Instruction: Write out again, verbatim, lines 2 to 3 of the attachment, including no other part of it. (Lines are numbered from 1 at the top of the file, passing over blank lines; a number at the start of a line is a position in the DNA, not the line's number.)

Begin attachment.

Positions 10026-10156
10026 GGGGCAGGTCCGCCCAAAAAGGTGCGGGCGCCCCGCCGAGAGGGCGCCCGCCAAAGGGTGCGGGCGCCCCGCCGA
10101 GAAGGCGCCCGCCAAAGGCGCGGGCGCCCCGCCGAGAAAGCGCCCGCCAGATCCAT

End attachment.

10026 GGGGCAGGTCCGCCCAAAAAGGTGCGGGCGCCCCGCCGAGAGGGCGCCCGCCAAAGGGTGCGGGCGCCCCGCCGA
10101 GAAGGCGCCCGCCAAAGGCGCGGGCGCCCCGCCGAGAAAGCGCCCGCCAGATCCAT